Updated:OVIEDO, Fla. —
An Oviedo woman had to sue her own political party to take the position she'd been elected to by 17,000 voters.
Sixty-eight percent of the vote in her favor seemed like enough to give Kathryn Townsend the victory last fall, when she ran to represent Seminole County in the state Republican Party, or so she thought.
"About 10 days after the election, I got a letter from the state party saying, 'You won, but you didn't fulfill this little requirement that we have over here, so you're not going to be seated,'" said Townsend.
So she sued her own party.
The Republican Party claimed she broke the rules by not taking a loyalty oath before the election.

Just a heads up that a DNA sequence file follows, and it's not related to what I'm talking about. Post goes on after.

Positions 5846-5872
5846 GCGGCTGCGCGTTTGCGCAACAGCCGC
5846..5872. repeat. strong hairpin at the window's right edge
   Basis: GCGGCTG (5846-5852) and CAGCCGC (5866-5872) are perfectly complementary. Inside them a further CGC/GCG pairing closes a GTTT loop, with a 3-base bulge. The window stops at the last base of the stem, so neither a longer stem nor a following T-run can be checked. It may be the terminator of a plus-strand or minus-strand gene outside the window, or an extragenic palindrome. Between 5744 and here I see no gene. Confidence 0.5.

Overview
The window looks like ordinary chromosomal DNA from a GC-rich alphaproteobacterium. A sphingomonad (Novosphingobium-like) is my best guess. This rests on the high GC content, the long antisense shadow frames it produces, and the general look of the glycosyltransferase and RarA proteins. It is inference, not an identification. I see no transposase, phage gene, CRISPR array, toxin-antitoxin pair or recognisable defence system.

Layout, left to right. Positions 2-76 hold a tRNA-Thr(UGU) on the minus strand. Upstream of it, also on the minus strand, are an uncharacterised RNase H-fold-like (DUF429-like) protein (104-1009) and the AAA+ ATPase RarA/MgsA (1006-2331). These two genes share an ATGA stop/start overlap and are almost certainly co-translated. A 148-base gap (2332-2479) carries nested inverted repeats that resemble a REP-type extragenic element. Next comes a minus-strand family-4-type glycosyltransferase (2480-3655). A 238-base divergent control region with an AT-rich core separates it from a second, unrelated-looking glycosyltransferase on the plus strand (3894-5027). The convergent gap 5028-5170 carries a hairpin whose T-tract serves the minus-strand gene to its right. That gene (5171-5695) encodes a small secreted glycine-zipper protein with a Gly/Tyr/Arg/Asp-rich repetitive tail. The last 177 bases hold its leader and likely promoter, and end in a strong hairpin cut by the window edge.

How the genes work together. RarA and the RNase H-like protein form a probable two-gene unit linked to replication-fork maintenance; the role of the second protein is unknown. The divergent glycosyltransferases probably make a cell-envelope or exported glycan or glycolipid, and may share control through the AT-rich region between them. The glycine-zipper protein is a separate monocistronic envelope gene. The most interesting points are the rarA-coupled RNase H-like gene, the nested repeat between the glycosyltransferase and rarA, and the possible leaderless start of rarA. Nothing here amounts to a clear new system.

Former party chairman Jim Greer, set to go on trial on fraud charges, put the rule in place years ago. But a judge just found that since the rule was never filed with the
, state or listed in the party bylaws, it is invalid. He reinstated Townsend to the seat she had won.
"I don't think anybody or any group should be allowed to totally ignore the vote of the people," said Townsend.
WFTV learned that at least six winning candidates from other counties were also stripped of their victories because of the loyalty oath requirement.
Townsend said she hopes her win in the courtroom will lead to change within her party.
"Jokingly, I said, 'Over 17,000 votes, over
$10,000, five months and a court order, you, in fact, can be the Seminole County Republican state committeewoman,'" said Townsend.
Lawyers who represented the Republican Party of Florida in the lawsuit referred WFTV's questions about the lawsuit to party headquarters in Tallahassee.
It was closed Monday because of the Martin Luther King holiday.